So, in order to not anger him for stealing his precious metals, during the carnival the miners dance for him. They also leave him many gifts of food, alcohol, cocoa and cigarettes. Other Carnival Characters that you will see during carnival include:
- The Incas
- Spanish Conquistadors
- Archangel San Miguel
- Tobas Inca Warriors
- Llama Herders
- Caporales – which were slave owners
- Morenos – African who were enslaved by the Spanish
The Main Parade
Carnival Saturday is the day of the Main Parade which can last for 20 hours! It covers a four-kilometre route. The parade features around 50 groups that are made up of 20,000 dancers, 150 bands and 10,000 musicians who all participate in the parade.
The parade is led by the Archangel San Miguel who is followed by devils, bears, pumas, monkeys and condors who are all symbols of Uru mythology. The chief devil Lucifer and China Supay the devil woman, attempt to seduce San Miguel with their dance.
The 50 dance groups will perform 18 different dance performances some are the most well-known are the Diablas, Kantus, Kullawada, Suri Sicuris, Potolo, Tinku, Tobas, Caporales, Llamerada, Morenada and Waca Waca. The groups all portray different aspects of life in the high Andes like silver mining, agricultural cycles, or pagan and catholic religious themes.
The Famous Dance of the Devil – La Diabla
When the parade commences two plays will be acted out the first about the Spanish conquest and the second about San Miguel’s battle with good and evil. This is one of the most famous performances of carnival it is a folk dance called a Diablada.
Diabla or Dance of the Devils that has remained unchanged since colonial times and it is one of the things that carnival in Oruro is famous for. La Diablada as they say in Spanish is an incredibly colourful spectacle filled with stunning costumed and masked devils, who preform amazing choregraphed routines, that essentially enact the victory of Archangel St Michael over Lucifer.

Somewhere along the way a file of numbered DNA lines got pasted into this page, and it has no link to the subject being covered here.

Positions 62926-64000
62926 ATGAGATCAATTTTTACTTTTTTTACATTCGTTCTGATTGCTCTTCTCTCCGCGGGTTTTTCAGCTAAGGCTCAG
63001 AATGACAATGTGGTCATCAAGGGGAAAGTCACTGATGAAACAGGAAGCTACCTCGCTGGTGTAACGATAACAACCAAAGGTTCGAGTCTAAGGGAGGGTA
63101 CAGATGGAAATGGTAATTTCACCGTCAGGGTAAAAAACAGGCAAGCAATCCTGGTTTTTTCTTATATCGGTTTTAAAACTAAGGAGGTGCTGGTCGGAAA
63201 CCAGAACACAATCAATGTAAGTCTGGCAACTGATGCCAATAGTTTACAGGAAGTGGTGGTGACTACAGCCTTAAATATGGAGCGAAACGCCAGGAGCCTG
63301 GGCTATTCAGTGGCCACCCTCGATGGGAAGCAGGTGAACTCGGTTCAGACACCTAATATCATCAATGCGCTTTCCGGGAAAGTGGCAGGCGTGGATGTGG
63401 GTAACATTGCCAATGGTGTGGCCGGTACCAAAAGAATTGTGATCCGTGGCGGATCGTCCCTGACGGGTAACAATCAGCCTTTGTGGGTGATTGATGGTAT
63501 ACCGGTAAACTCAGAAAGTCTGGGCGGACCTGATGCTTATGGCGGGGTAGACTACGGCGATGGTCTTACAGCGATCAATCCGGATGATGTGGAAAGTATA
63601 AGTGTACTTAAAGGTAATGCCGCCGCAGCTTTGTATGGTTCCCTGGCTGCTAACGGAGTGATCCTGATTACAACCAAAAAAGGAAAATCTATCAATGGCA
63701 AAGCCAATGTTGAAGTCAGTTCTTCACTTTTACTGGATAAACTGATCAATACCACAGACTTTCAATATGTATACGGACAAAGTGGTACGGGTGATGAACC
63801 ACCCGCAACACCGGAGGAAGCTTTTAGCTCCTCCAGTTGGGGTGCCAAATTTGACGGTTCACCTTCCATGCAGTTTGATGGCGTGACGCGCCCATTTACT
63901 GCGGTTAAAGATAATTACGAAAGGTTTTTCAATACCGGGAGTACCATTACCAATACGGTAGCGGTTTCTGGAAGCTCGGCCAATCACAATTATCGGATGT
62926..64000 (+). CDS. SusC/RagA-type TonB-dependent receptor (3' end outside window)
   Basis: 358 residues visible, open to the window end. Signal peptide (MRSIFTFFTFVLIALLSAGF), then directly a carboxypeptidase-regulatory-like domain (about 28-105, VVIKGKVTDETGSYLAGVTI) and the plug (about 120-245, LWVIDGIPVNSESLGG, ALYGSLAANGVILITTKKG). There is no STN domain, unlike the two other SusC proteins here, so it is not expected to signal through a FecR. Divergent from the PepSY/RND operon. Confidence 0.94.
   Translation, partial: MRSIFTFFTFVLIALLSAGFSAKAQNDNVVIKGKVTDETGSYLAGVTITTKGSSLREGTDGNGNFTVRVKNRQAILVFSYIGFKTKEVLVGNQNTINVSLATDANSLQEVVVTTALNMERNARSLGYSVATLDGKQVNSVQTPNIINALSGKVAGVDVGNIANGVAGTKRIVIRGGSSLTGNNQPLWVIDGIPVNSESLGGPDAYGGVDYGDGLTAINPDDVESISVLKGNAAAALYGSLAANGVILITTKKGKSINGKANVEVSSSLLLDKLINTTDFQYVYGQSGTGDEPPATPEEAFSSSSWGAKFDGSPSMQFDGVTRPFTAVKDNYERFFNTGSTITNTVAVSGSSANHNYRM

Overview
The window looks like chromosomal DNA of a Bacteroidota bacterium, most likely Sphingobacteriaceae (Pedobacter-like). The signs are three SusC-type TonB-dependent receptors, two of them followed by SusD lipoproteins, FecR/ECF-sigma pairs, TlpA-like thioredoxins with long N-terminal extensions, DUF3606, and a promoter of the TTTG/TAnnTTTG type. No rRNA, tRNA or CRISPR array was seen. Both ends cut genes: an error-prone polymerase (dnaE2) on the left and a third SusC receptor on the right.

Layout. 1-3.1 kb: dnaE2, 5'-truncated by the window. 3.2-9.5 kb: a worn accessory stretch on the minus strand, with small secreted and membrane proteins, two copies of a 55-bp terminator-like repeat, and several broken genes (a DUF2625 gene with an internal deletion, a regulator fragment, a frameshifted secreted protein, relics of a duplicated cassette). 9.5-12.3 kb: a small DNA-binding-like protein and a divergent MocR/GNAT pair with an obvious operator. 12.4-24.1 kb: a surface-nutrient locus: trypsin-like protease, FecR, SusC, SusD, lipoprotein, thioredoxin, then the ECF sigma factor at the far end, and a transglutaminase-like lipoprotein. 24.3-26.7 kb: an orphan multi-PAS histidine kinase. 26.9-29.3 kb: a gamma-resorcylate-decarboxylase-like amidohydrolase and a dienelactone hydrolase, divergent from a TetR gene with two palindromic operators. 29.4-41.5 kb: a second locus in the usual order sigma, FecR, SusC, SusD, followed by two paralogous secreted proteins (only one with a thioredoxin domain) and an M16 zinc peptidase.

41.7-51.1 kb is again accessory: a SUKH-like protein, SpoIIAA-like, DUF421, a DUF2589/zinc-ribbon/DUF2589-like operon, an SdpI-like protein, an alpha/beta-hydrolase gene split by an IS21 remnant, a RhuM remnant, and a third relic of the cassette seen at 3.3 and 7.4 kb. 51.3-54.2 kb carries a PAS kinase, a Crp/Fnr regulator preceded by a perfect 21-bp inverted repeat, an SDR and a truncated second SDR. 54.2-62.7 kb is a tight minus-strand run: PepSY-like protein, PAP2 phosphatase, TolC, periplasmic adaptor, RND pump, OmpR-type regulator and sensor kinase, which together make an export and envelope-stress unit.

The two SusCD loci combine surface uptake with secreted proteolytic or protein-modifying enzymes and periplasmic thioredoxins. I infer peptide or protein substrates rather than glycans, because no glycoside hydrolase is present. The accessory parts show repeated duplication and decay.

The dance is a representation of the Indigenous People converting to Christianity. It begins with the entrance of El Tio and sees several hundred dancing masked devils follow him.
Oruro Carnival Program
To help you organise and plan your carnival celebration better here is the 2020 Oruro Carnival dates and events that will occur and events to help you plan your trip better:
- Place: Carnival Parade Route
The Andean population in Bolivia very much perceive reality as everything being one. Therefore, they live in harmony with the earth, cosmos, and other animals. Two days before carnival locals give thanks to Pachamama for providing them with agriculture production.
In a celebration known as the Anata Andina people all over Bolivia come to participate in this tradition, showing of their native customs.
Oruro Festival of Bands
- Place: Civic Plaza Oruro
Oruro Carnival starts with a ceremony dedicated to the Virgin of the mineshaft where marching bands play to greet the Virgin. The bands feature traditional Bolivian folk music.
Day dedicated to El Tio & Challa
- Place: Oruro
Carnival Friday is dedicated to El Tio and the mine sites that surround the city. On Friday night a soiree takes place in dedication of El Tio covering the whole carnival route way into the wee hours of the morning. This is followed by a serenade to the Virgen del Socavón that features numerous performances from folk groups and bands.
The Challa is a ritual offering to Pachamama for the crops and spiritual and material wealth that has been granted. The Challa sees earth been sprinkled all over workplaces, shops, businesses etc. A fireworks show is also put on.
- Place: Potosí Esq. Aroma
Today is the main parade which starts at 7am with the great Socavon Virgin Pilgrimage that goes all day and night along the carnival route in Oruro city. Today is when you will see over 50,000 performers in 48 Folkloric Ensembles.
It is majestic folkloric parade with the participants wearing the most colourful costumes in a display of culture, heritage and tradition displaying the most incredible choreography and music.
Carnival Sunday – Corso del Carnaval
- Place: Corner of Potosi Street and Aroma Avenue
On Carnival Sunday there is a traditional dawn celebration that takes place around the Socavón Sanctuary, with the participation of the Oruro carnival bands. The festivities continue along the same parade route with more dancers and musicians taking part. It is a much smaller parade yet still incredibly colourful with lots of jubilant crowds.